Students Victim of School Closure: 7.86m at risk of learning loss
Around 7.86 million students were at risk of learning loss as schools remained closed for almost 18 months due to the pandemic, according to a new study.
A good number of students were also suffering from mental stress and facing risks of getting engaged in income-generating activities due to the closure, it says.
The study also says that the number of such students increased in August-September compared to March.
Power and Participation Research Centre (PPRC) and Brac Institute of Governance and Development (BIGD) shared the study findings with journalists at a virtual press conference yesterday.
The government had closed schools and other educational institutions across the country on March 17 last year as part of its efforts to contain the spread of Covid-19. In-person classes resumed at the institutions on September 12 after the situation improved.
Based on a previous study in March, PPRC and BIGD had said 5.92 million primary and secondary students in the country were at risk of learning loss as a result of the closure.
The term learning loss refers to any specific or general loss of knowledge and skills or to reversals in academic progress, most commonly due to extended gaps or discontinuities in a student's education, according to education and development forum UKFIET.
The learning crisis has worsened in the last six months, says the new study done in August and September.
About 22 percent primary school and 30 percent secondary school students surveyed were at risk of learning loss. It means 3.96 million primary and 3.9 million secondary students -- a total of 7.86 million students -- are at the risk, PPRC Executive Chairman Hossain Zillur Rahman said while disclosing the study findings yesterday.
"As a result, the dropout rate might go higher … The decision to reopen the schools was accurate and timely, but only reopening will not be enough to recover from learning loss," he said. "Supplementary remedial programmes are essential for both primary and secondary level students."
Yesterday, PPRC and BIGD shared findings from the first part of their fourth round of survey, which focused on the extended impact of Covid-19 on children's education in the country.
The survey was based on telephone interviews of heads of 4,872 rural and urban slum households with school-going children. Fifty-four percent of the respondents were from urban slums, 45pc from rural slums and one percent from Chattogram Hill Tracts. The interviews were taken between August 21 and September 8.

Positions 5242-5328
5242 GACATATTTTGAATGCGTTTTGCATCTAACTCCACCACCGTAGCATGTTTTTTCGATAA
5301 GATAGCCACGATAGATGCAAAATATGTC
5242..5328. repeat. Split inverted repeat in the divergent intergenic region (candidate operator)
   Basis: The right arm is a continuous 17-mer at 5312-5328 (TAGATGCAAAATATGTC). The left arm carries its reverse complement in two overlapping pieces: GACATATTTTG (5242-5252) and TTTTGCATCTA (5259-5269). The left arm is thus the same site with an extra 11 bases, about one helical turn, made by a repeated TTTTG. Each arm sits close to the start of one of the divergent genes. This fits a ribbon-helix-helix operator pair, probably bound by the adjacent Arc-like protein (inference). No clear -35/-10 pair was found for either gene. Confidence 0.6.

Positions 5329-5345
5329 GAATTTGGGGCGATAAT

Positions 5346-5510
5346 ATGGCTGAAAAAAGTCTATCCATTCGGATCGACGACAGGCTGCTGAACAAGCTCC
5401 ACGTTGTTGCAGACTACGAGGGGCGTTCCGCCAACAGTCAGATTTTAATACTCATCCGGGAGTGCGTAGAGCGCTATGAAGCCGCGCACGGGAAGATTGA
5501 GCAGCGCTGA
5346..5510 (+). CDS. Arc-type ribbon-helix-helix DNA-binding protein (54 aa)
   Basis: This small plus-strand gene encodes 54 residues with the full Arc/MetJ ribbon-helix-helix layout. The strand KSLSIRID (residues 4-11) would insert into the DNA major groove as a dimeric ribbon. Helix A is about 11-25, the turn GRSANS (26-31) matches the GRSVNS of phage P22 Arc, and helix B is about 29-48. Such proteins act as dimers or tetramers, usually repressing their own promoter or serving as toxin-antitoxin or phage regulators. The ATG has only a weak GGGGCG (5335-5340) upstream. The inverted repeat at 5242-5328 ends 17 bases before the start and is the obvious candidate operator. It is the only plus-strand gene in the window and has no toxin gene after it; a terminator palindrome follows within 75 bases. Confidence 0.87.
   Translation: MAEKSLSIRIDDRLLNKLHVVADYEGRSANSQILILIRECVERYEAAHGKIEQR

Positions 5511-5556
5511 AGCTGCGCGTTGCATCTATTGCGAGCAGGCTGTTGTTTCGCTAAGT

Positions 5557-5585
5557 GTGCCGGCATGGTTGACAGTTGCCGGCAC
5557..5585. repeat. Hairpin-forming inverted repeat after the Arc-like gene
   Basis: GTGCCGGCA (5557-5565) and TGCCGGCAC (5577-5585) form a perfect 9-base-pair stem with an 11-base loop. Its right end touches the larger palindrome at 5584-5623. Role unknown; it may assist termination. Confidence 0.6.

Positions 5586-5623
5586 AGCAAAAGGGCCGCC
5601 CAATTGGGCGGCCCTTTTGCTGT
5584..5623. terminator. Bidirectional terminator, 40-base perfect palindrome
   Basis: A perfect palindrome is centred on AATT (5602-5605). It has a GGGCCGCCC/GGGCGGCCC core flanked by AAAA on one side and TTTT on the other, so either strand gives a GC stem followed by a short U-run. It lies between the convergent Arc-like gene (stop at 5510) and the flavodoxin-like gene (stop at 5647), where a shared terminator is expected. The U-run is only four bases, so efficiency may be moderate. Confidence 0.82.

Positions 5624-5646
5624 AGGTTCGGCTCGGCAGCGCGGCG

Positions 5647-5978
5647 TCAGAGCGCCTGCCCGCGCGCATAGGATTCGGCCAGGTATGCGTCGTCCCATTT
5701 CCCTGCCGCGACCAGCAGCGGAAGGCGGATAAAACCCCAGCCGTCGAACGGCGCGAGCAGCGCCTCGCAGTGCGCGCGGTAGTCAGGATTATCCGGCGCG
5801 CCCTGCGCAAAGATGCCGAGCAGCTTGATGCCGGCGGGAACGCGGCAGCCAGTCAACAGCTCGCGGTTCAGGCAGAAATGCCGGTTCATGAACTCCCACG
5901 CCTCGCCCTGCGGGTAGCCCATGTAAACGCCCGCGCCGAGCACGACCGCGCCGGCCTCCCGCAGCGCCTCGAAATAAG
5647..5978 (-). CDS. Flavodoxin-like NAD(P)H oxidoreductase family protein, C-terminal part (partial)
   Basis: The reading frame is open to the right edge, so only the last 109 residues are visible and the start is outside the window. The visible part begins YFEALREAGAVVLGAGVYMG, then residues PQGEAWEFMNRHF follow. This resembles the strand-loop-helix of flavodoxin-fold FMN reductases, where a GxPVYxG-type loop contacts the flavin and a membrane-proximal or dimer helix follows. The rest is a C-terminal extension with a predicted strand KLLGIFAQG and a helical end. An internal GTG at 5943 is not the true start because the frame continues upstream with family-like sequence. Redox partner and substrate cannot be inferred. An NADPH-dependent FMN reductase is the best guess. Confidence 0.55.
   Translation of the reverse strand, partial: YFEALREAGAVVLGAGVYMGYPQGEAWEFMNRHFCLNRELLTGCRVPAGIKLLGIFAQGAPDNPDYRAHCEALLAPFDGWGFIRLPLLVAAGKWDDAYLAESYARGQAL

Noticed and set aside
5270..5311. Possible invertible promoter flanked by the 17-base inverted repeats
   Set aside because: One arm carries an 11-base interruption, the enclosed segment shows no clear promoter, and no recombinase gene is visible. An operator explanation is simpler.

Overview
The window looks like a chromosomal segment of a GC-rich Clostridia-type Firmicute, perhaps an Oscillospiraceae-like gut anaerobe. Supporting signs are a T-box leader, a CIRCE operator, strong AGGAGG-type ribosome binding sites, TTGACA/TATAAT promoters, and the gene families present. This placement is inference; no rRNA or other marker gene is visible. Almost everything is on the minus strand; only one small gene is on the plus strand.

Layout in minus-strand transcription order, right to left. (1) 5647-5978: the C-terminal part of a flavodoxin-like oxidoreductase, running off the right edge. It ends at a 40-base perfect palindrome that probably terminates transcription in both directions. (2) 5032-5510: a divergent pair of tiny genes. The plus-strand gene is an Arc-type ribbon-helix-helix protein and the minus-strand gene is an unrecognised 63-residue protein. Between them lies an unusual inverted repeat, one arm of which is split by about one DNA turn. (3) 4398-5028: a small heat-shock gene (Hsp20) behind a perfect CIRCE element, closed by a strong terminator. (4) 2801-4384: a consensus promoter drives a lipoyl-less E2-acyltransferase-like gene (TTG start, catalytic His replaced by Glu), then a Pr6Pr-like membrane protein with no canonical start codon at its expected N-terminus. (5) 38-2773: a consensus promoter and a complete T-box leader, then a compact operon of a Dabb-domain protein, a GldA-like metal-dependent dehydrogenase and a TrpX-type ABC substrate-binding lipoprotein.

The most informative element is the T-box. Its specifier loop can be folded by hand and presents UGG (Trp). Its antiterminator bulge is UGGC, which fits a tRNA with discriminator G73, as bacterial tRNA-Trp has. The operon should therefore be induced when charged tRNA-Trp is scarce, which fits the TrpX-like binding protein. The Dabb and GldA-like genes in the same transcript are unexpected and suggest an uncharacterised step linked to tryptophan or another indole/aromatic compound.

Carried out in March, the previous survey, titled "PPRC-BIGD Rapid Response Research: COVID Impact on Educational Life of Children", was based on telephone interviews of heads of 6,099 rural and urban slum households having school-going children. The study showed that 17 percent primary and 25 percent secondary students were at risk of learning loss in March.
Researchers said the latest study found that students at risk of learning loss were those not studying at all or studying without any supervision or studying irregularly via online classes or studying with help of family members or private tutors.
The risk of learning loss was more prominent among male students of secondary schools compared to their female counterparts.
Twenty-six percent of secondary male students were at risk in March. It increased to 34 percent in August.
The survey has found a direct relationship between a child's learning loss risk and the mother's education level. For example, children whose mothers never went to school face the highest risk.
Besides, the study shows that 40 percent of the households surveyed have no device for remote learning, including online classes. About 60 percent households have only one such devices.
The pandemic and the subsequent school closure also affected the mental health of children and adolescents, it also says.
In August, over 15 percent of the households reported that their school- or college-going children had been suffering from mental stress since the beginning of the pandemic. It was 13 percent in March.
Prof Syed Md Golam Faruk, director general of the Directorate of Secondary and Higher Education (DSHE), said the government was aware of the issue and that they were providing training to 2 lakh teachers on "Psychological First Aid" to address the issue.
The study also said the number of school-going boys engaged in income-generating activities was on the rise.
It said about 8.7 percent of the school-going boys were engaged in such activities which was 8 percent in March.
BIGD Executive Director Imran Matin stressed the importance of finding innovative and scalable solutions to address the twin risks -- learning loss and mental stress -- to tackle the "educational emergency".
"The cost of not treating this as an emergency can be extremely high in the long term, off-tracking years of progress and ambition," he said.
The study recommends well designed supplementary remedial programmes to recover learning loss, but said the programmes must continue outside school hours.
It called for ensuring psychosocial support for students. Expanding the secondary stipend programmes and enhancing the free distribution of digital devices among poorer students were also crucial, it said.